Ugh, I’m so conflicted when I have to write about such beautiful Bavarian towns like Hebertshausen, yet find themselves close enough to sites in some of Germany’s darkest periods in history. Like, how do you manage to write that in? I guess I’m just gonna have to start with the darker side, then lighten it up a bit.
Why the literary struggle? It’s because Hebertshausen lies right next door to the town of Dachau, making it close enough to see what was once the Dachau Concentration Camp. Opened in 1933, the camp housed all sorts of prisoners — everything from royalty to writers to politicians to scientists. The camp even housed SS soldiers who awaited trial at the end of World War II.
All right, the rest of area in, and around, Hebertshausen is a much lighter place to be. The countryside is quiet and serene, a great place to go fishing or take an educational stroll along the Walderlebnispfad.
Another great place is anywhere along the Dachauer Moos, where you’ll find everything from a swamp to meadows to forests. No wonder so many 19th and 20th century painters were so inspired to recreate the picturesque views.
This is also a great place to visit if you like (or love) old architecture — and there’s no place better to see that than at any one of the town’s many churches. If you like Gothic ones, Hebertshausen has ’em; so come to St. Kastulus in Prittlbach, or the Church of St. Nicholas.
Like Baroque churches? Good, because you’ll find them here, too. Let’s see… you’ll want to see Oberweilbach’s Church of St. Johann Baptist, or the Chapel of St. Sebastian then.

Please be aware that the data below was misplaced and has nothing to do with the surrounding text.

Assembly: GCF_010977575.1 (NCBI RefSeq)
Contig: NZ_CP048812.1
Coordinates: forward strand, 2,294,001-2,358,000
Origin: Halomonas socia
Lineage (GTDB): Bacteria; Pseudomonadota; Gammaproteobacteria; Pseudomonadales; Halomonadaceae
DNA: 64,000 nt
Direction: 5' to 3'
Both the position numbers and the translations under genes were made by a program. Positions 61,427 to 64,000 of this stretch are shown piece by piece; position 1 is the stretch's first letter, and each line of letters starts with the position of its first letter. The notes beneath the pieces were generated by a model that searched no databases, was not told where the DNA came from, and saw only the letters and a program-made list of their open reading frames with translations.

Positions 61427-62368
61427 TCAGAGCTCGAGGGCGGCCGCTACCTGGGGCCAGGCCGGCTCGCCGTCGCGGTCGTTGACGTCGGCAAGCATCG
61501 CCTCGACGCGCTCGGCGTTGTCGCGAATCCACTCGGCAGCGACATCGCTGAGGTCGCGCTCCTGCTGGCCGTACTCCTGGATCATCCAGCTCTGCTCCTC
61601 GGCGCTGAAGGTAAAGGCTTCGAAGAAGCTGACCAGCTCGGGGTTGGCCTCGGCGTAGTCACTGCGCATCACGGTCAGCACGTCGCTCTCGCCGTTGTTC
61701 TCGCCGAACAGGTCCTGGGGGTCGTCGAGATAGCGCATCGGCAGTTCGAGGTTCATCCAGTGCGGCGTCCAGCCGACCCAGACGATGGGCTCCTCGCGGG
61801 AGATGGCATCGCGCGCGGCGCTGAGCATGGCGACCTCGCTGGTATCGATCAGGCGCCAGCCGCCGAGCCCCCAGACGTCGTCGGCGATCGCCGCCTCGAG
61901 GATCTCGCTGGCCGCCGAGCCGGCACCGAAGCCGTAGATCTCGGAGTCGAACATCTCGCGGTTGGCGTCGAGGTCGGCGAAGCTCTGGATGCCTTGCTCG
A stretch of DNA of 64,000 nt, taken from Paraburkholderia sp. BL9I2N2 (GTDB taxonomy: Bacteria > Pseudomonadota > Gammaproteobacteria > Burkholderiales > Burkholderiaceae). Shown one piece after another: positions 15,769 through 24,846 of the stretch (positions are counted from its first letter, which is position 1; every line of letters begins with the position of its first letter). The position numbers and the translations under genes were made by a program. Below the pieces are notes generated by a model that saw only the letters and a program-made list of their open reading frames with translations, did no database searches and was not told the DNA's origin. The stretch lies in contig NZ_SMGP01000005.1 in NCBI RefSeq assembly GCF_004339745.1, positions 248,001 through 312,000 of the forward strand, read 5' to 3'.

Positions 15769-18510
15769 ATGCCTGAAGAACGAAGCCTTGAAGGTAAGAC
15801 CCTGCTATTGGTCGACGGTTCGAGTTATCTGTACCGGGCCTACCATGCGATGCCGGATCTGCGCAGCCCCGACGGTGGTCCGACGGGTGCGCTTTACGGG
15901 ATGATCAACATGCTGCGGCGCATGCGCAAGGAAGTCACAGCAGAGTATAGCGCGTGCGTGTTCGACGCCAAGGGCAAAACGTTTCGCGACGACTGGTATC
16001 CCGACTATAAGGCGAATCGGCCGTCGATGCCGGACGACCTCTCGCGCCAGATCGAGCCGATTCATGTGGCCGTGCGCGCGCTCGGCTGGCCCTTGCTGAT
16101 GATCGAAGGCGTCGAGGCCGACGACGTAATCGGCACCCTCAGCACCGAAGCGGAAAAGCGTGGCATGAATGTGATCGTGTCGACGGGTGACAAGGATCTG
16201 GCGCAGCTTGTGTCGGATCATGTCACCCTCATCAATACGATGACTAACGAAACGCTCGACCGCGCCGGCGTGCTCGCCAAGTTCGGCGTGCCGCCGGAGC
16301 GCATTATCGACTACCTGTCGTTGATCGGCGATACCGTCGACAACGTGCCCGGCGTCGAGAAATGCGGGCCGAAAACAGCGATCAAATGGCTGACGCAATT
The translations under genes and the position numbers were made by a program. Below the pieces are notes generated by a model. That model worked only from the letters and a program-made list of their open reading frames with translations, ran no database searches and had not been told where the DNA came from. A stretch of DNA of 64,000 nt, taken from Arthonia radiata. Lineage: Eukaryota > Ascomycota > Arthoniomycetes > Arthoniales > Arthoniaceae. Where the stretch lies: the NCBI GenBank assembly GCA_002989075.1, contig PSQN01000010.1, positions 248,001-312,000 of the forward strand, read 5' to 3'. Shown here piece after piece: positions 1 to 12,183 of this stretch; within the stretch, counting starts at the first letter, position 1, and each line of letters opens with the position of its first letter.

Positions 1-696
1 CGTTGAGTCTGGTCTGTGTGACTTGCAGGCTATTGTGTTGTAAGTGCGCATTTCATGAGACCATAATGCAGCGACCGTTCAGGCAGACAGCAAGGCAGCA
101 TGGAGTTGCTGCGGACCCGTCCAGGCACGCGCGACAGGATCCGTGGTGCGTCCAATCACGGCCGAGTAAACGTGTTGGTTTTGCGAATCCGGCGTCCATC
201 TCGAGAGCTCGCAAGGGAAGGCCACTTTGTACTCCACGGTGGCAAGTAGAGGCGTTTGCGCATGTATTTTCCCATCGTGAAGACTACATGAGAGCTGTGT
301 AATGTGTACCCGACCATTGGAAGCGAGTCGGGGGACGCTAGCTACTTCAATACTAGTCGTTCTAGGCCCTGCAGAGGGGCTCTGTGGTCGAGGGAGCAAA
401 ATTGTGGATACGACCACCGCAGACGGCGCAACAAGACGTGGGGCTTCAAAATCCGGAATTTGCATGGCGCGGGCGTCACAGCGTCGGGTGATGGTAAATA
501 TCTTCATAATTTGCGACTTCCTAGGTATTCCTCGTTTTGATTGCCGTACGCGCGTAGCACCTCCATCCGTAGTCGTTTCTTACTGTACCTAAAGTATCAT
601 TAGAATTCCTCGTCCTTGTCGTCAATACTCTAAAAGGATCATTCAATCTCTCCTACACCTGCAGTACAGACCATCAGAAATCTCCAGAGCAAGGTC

I’ll take medieval churches any day, so I liked the Romanesque/Gothic St. Peter’s Church in Ampermoching, built way back in 1315; and the Church of St. George — another Romanesque/Gothic blended church.
What’s a medieval church without a medieval castle? Lucky for me, Schloss Deutenhofen is exactly one of those — a proper castle built in the mid-14th century. Although burned down during the Thirty Years’ War, it was rebuilt right afterwards and used as a hospital during WWII.
Too bad there’s no visiting Schloss Haimhausen (over in Haimhausen), you’d never guess from its current state that this was once a castle from the Middle Ages. It’s current structure didn’t come along until after the Thirty Years’ War. Today it belongs to the Bavarian International School (BIS). Still, you might want to get a few snapshots of its grand staircase.
The conflict is gone about Hebertshausen. While I know there’s a dark part of history surrounding the area, I have managed to find the light and beauty within this enchanting town, and I think you will too.